Cultural Revolution - Part II

In the minds of intellectuals, Darwinism gave scientific justification to remove God from our educational system. It also gave way for psychology to enter in and address man’s condition.

In this new society, man would no longer need to concern himself with sin; psychology would become the religion of humanism; and the manner in which society addressed everything would change, from why criminals commit acts of injustice to why some fail in school. Every facet of behavior would be labeled and diagnosed with a therapeutic solution. Couple Darwinism and humanism with an economic system, and you now have a winning formula for society to be raised up to a utopia, right? Not so fast. There is more to this drama.

Karl Marx And Communism
The economic solution widely embraced today is socialism. However, socialism is not the end goal. To Karl Marx, socialism is that of an economic transition. In other words, socialism is the path toward communism.

Marx attempted to build on Darwin’s theory of evolution. In his famous book, Das Kapital, Marx attempted to apply Darwin’s view of evolutionary struggle in animal life as a universal concept to explain all of life’s disciplines. He taught that “survival of the fittest” also applied to governments. Marx wanted to dedicate Das Kapital to Darwin, who declined his offer.

To Marx, humanity would be free to control its own destiny when socialism replaced capitalism. His views set the stage for many political struggles to follow in the next century.

Nietzsche—God Is Dead
It was only after his death that Friedrich Nietzsche’s sister published her brother’s book, The Will to Power. Nietzsche believed and taught that man would triumph over his own destiny, and that mankind lived in a universe ruled by scientific laws and therefore had no need of the Bible, God, or religion.

Marx and Nietzsche both preached the same thoughts. By the end of the nineteenth century, a chorus of other radical voices in the intellectual community of Europe rose in agreement.

Freud And Psychology
Sigmund Freud is often called the father of modern psychology. He offered some radical new ideas. He taught that man needed to be freed from his religious values and could find within himself all the necessary guidelines to protect and advance society.

It was Freud who would say that belief in God is a mental disorder. He taught that anyone who truly believed in God suffered from a deep-seated mental problem. He fervently tried to disassociate guilt from sin. Freud denied that there was a God anywhere to trouble man’s mind or soul. He further taught that man, his mind, and his own values are the ultimate basis for happiness and success—without the need for divine laws. He believed humans are essentially animals—a view espoused by others of that day, i.e., Wilhelm Wundt, who is credited with establishing the first psychology laboratory in Leipzig, Germany in 1879. This event is widely recognized as the formal establishment of psychology as a science, distinct from biology and philosophy.

The vast impressions made by the preceding on all future influencers of society changed the very dynamics of society—a society that once embraced God and recognized that personal accountability toward God shaped human character.

For example, the original rule of Harvard College in 1636: “Let every Student be plainly instructed, and earnestly pressed to consider well, the maine end of his life and studies is to know God and Jesus Christ which is eternal life (John 17:3) and therefore to lay Christ in the bottome, as the only foundation of all sound knowledge and Learning.” Harvard’s one-word motto at that time? “Veritas,” which is the Latin word for “truth.”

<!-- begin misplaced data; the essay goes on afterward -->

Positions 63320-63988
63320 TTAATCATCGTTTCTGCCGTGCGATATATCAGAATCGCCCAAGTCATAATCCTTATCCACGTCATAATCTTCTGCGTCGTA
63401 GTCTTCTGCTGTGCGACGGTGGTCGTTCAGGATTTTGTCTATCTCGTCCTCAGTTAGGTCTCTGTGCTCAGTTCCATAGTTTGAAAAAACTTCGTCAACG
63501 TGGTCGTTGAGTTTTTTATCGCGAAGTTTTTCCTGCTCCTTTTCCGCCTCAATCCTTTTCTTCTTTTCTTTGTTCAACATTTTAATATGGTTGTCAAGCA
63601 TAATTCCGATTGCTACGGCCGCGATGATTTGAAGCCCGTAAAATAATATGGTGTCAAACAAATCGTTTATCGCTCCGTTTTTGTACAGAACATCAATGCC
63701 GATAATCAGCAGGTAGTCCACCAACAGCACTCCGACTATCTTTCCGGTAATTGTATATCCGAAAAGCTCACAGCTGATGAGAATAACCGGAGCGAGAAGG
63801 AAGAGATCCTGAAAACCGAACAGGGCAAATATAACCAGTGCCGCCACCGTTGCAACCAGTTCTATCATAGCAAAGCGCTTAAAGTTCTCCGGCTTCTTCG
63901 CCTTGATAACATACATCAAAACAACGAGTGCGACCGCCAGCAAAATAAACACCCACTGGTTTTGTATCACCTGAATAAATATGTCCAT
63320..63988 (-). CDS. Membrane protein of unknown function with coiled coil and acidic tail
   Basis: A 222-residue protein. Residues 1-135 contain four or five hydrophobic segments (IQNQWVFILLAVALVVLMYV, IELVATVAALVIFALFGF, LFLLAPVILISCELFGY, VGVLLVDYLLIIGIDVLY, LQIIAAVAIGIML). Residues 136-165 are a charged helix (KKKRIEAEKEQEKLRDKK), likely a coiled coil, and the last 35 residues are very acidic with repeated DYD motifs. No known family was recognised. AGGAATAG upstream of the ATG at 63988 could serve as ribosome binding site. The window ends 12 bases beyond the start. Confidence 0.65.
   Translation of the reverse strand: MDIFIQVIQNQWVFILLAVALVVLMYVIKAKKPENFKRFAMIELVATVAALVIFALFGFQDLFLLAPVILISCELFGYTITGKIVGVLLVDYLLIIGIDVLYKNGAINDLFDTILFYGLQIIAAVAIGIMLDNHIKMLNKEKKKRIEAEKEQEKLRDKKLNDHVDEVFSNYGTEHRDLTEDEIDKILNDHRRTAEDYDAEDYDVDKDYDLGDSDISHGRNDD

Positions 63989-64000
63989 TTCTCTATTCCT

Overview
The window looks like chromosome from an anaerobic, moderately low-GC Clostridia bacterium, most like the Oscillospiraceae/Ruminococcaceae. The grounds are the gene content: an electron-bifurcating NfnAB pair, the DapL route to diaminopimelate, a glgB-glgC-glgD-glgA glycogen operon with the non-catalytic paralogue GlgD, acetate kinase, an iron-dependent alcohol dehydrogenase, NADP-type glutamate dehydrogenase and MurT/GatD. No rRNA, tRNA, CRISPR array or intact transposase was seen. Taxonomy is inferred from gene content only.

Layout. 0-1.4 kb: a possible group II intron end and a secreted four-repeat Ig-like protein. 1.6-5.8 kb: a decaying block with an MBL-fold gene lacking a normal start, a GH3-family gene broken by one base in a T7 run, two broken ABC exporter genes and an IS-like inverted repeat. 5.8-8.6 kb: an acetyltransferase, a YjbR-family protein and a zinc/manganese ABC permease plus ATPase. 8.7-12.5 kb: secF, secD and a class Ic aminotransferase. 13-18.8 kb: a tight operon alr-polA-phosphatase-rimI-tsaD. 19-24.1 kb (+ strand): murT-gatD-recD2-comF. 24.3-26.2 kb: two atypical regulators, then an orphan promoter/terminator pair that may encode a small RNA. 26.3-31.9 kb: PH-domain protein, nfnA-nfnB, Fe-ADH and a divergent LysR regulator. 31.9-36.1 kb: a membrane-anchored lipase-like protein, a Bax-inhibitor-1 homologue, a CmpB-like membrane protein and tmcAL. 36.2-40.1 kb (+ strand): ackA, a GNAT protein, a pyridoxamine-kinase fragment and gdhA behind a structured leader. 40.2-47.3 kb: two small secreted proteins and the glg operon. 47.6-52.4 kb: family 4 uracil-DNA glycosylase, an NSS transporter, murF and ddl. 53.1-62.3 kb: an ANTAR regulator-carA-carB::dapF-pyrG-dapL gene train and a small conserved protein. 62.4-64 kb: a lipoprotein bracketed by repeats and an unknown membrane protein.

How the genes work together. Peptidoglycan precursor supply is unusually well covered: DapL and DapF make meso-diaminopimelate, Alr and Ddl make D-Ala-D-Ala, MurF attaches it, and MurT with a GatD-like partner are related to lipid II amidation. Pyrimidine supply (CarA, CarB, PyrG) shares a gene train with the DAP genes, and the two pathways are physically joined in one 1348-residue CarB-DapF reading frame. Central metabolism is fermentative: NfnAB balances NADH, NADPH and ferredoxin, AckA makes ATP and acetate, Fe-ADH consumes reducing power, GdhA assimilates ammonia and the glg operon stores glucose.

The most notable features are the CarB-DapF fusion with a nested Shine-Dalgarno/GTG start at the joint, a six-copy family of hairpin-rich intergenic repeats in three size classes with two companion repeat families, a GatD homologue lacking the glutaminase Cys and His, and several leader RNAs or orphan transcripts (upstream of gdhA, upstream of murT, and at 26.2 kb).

Many years later, in the nineteenth century, Christopher Langdell, former dean of the Harvard Law School, expanded the radical thinking of Marx and Freud. He taught that evolutionary principles must also be applied to judges’ opinions: the U.S. Constitution is relative, changing, and should be interpreted by judges who could rule that law means whatever the judges want it to mean.

Antonio Gramsci
The concept of “the long march through the institutions” explains the Communist theoretician Antonio Gramsci and his cultural revolution. Society must fall under the influence of the progressive forces devoted to transforming a nation. No longer is a war necessary if a generation can be trained to think correctly. Redefine government, family, religion, and so forth, and through this systematic redefinition process of culture, a new political order can arise.

In Italy, where Gramsci was from, Benito Mussolini’s totalitarian formula was, “Everything within the state, nothing outside the state, nothing against the state.”

Gramsci would use the strategy of the Fabian socialists, who chose “patient gradualism,” rather than violent insurrection, as the most effective means to collectivize society. He would urge the Marxists to escape from the shackles of economic theory and focus instead on society’s cultural organs: the press and other media, education, entertainment, religion, and the family.

Gramsci advised that for revolutionaries to establish political leadership and hegemony (leadership or dominance), they must not count solely on the power and material force of government; they must change the culture upon which the government was built. Once that is accomplished, the newly developed government will be made up of those who have been indoctrinated to the new culture.

Gradualism has been going on for many decades now. The leaven has permeated all aspects of society. The cultural revolution made significant progress in the 1960s and is now manifesting its new culture on everyone. As we dig deeper into its impact, it will send chills through your body to see how successful they have become; even their effect on the church.

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